Version 10.0.1
Backups

WiredTiger cursors provide access to data from a variety of sources. One of these sources is the list of files required to perform a backup of the database. The list may be the files required by all of the objects in the database, or a subset of the objects in the database.

WiredTiger backups are "on-line" or "hot" backups, and applications may continue to read and write the databases while a snapshot is taken.

Backup from an application

  1. Open a cursor on the "backup:" data source, which begins the process of a backup.
  2. Copy each file returned by the WT_CURSOR::next method to the backup location, for example, a different directory. Do not reuse backup locations unless all files have first been removed from them, in other words, remove any previous backup information before using a backup location.
  3. Close the cursor; the cursor must not be closed until all of the files have been copied.

The directory into which the files are copied may subsequently be specified as a directory to the wiredtiger_open function and accessed as a WiredTiger database home.

Copying the database files for a backup does not require any special alignment or block size (specifically, Linux or Windows filesystems that do not support read/write isolation can be safely read for backups).

The database file may grow in size during the copy, and the file copy should not consider that an error. Blocks appended to the file after the copy starts can be safely ignored, that is, it is correct for the copy to determine an initial size of the file and then copy that many bytes, ignoring any bytes appended after the backup cursor was opened.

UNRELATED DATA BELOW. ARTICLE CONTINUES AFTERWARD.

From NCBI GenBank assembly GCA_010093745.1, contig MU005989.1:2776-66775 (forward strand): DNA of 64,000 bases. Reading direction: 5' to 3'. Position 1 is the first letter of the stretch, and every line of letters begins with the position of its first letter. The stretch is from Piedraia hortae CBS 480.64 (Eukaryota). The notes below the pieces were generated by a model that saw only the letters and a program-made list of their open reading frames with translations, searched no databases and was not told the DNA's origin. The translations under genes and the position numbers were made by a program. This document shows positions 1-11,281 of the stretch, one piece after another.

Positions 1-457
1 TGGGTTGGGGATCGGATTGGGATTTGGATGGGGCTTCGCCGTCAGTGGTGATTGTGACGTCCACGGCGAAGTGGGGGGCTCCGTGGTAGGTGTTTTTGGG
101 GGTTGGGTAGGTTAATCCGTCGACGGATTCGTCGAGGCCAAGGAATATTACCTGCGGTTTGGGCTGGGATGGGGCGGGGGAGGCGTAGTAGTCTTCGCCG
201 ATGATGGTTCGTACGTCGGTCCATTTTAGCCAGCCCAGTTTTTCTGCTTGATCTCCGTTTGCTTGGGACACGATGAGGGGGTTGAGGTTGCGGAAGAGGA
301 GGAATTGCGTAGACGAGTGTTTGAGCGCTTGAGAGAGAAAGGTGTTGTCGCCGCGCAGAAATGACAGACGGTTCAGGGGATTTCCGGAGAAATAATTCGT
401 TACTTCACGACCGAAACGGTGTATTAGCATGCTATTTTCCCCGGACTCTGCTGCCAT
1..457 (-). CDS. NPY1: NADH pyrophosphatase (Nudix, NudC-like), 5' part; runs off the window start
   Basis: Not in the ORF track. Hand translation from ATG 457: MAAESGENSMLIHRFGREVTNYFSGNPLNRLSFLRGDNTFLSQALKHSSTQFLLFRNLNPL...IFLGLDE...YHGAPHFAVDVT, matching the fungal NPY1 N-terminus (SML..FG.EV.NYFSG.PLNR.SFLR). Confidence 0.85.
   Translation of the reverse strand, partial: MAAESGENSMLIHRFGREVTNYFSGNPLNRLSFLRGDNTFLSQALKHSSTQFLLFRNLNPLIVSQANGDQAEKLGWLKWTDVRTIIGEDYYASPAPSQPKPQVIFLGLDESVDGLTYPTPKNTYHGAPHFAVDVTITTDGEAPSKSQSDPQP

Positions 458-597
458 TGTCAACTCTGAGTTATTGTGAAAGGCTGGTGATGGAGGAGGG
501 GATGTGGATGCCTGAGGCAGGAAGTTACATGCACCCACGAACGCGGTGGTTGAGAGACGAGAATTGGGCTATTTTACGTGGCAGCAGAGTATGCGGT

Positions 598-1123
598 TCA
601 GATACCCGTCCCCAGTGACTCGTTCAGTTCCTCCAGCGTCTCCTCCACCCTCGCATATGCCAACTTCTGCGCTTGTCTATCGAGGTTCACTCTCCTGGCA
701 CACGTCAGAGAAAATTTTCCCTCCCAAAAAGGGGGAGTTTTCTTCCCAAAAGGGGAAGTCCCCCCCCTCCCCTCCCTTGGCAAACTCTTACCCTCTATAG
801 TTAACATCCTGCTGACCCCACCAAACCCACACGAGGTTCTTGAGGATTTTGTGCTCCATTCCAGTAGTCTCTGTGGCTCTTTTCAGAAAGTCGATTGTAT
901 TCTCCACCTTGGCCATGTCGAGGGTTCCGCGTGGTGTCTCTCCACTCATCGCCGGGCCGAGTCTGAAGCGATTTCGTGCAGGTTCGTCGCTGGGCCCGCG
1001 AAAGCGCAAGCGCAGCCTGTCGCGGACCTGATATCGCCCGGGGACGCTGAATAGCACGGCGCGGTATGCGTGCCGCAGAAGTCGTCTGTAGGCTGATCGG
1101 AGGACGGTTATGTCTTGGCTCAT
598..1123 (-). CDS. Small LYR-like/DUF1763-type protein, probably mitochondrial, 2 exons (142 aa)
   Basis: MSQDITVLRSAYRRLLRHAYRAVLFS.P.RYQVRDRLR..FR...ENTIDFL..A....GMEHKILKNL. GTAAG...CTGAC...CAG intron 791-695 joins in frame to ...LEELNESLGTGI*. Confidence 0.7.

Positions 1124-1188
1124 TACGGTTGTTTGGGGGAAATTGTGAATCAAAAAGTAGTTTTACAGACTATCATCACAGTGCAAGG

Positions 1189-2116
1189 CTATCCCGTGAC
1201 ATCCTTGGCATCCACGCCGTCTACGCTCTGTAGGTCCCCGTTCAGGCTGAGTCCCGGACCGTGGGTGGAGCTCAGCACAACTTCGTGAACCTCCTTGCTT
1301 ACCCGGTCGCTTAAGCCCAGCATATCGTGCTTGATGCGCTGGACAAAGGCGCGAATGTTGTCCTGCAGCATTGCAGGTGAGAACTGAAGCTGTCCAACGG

The cursor must not be closed until all of the files have been copied, however, there is no requirement the files be copied in any order or in any relationship to the WT_CURSOR::next calls, only that all files have been copied before the cursor is closed. For example, applications might aggregate the file names from the cursor and then list the file names as arguments to a file archiver such as the system tar utility.

During the period the backup cursor is open, database checkpoints can be created, but checkpoints created prior to the backup cursor cannot be deleted. Additionally while the backup cursor is open automatic log file archiving, even if enabled, will not reclaim any log files.

Additionally, if a crash occurs during the period the backup cursor is open and logging is disabled (in other words, when depending on checkpoints for durability), then the system will be restored to the most recent checkpoint prior to the opening of the backup cursor, even if later database checkpoints were completed. Note this exception to WiredTiger's checkpoint durability guarantees.

The following is a programmatic example of creating a backup:

WT_CURSOR *cursor;
const char *filename;
int ret;
/* Create the backup directory. */
error_check(mkdir("/path/database.backup", 077));
/* Open the backup data source. */
error_check(session->open_cursor(session, "backup:", NULL, NULL, &cursor));
/* Copy the list of files. */
while ((ret = cursor->next(cursor)) == 0) {
error_check(cursor->get_key(cursor, &filename));
(void)snprintf(
buf, sizeof(buf), "cp /path/database/%s /path/database.backup/%s", filename, filename);
error_check(system(buf));
}
scan_end_check(ret == WT_NOTFOUND);
error_check(cursor->close(cursor));

When logging is enabled, opening the backup cursor forces a log file switch. The reason is so that only data that was committed and visible at the time of the backup is available in the backup when that log file is included in the list of files. WiredTiger offers a mechanism to gather additional log files that may be created during the backup.